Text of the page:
John Sayles: Yeah, it made me think about the legend and the idea of ‘Why do we have legends?’ Some of it is to tell ourselves and the world, “This is who we are. This is how we got there, and this is something to celebrate that we did that defines us.” I started thinking about how legends can eventually become destructive when they’re so far from the truth and when they leave the reality of the present out. The first thing in those days, when you walked into the Alamo, that you saw was a not-especially-good oil painting. It was an oil painting, [but] not of somebody’s imagination of the day of the attack. It was an oil painting of the three stars of the John Wayne version of The Alamo—so it’s Laurence Harvey and Richard Widmark and John Wayne.

I said, “Oh, okay. Here’s the legend. Here’s Hollywood right in the place.” The Daughters of the [Republic of Texas] put that there, and there was this demonstration by some Chicano people outside who were saying, “Why don’t you tell the whole story?” I started looking into the story a little bit more, and I knew some of the history, but I was just feeling like, ‘Oh, wow.’ The important part of the legend is that one of the main freedoms the Texans were fighting for was the right to have slaves because Mexico had outlawed slavery. That’s always left out.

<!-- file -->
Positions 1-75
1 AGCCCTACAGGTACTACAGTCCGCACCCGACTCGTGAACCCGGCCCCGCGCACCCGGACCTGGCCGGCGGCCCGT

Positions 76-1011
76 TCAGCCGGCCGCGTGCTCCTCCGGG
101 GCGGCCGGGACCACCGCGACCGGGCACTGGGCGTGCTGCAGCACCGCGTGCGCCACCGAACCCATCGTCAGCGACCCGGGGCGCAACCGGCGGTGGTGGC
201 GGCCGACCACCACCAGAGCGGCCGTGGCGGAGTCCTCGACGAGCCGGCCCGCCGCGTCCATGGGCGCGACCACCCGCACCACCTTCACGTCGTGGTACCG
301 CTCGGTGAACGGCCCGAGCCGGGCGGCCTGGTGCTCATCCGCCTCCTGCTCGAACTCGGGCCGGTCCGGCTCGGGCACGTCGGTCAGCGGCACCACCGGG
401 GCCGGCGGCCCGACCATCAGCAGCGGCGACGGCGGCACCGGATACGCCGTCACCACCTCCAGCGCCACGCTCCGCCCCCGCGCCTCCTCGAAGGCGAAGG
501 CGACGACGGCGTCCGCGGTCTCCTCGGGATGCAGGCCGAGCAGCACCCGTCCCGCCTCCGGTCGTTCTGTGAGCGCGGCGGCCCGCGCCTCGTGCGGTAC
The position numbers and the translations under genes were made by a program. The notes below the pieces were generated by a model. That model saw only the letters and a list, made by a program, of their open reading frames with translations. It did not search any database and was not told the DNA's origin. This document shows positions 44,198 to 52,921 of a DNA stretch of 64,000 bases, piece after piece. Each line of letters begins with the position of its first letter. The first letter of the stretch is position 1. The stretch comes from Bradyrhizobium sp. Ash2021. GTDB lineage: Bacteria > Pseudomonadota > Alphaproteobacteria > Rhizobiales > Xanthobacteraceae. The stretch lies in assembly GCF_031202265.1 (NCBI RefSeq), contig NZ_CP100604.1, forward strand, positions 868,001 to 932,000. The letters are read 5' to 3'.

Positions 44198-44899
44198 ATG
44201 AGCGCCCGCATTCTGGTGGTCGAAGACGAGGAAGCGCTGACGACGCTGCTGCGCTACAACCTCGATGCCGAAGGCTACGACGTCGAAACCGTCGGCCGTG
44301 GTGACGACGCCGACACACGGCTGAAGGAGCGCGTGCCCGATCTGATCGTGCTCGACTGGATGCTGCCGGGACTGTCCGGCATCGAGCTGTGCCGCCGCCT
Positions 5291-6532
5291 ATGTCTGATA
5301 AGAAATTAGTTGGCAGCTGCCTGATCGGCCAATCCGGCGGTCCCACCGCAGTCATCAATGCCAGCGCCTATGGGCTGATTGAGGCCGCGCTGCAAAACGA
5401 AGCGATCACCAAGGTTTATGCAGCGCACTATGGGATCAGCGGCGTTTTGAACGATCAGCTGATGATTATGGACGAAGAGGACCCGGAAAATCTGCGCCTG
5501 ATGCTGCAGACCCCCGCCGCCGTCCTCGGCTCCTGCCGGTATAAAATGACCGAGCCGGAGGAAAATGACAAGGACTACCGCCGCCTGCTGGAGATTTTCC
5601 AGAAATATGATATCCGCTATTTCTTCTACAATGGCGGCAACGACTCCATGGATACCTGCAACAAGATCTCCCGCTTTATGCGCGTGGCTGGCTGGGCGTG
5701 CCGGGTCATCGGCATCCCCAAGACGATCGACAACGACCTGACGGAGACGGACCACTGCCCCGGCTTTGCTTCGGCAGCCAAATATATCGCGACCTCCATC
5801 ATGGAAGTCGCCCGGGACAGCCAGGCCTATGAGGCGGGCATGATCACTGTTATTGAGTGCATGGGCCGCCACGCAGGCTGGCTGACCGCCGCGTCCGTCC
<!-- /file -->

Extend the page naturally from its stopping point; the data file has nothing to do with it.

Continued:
It’s not just Texas. I mean, the stuff that I was taught growing up in New York state about our history was pretty bogus as well. As we know today, that scene [in Lone Star] where the teachers and parents are arguing about how history is going to be taught, well, that’s still going on. That scene could have been shot yesterday. In some states, the state has decided, “Well, we’re not going to leave it up to the teachers and the parents. We’re going to say how you have to teach history, and you better leave a lot of the truth out.”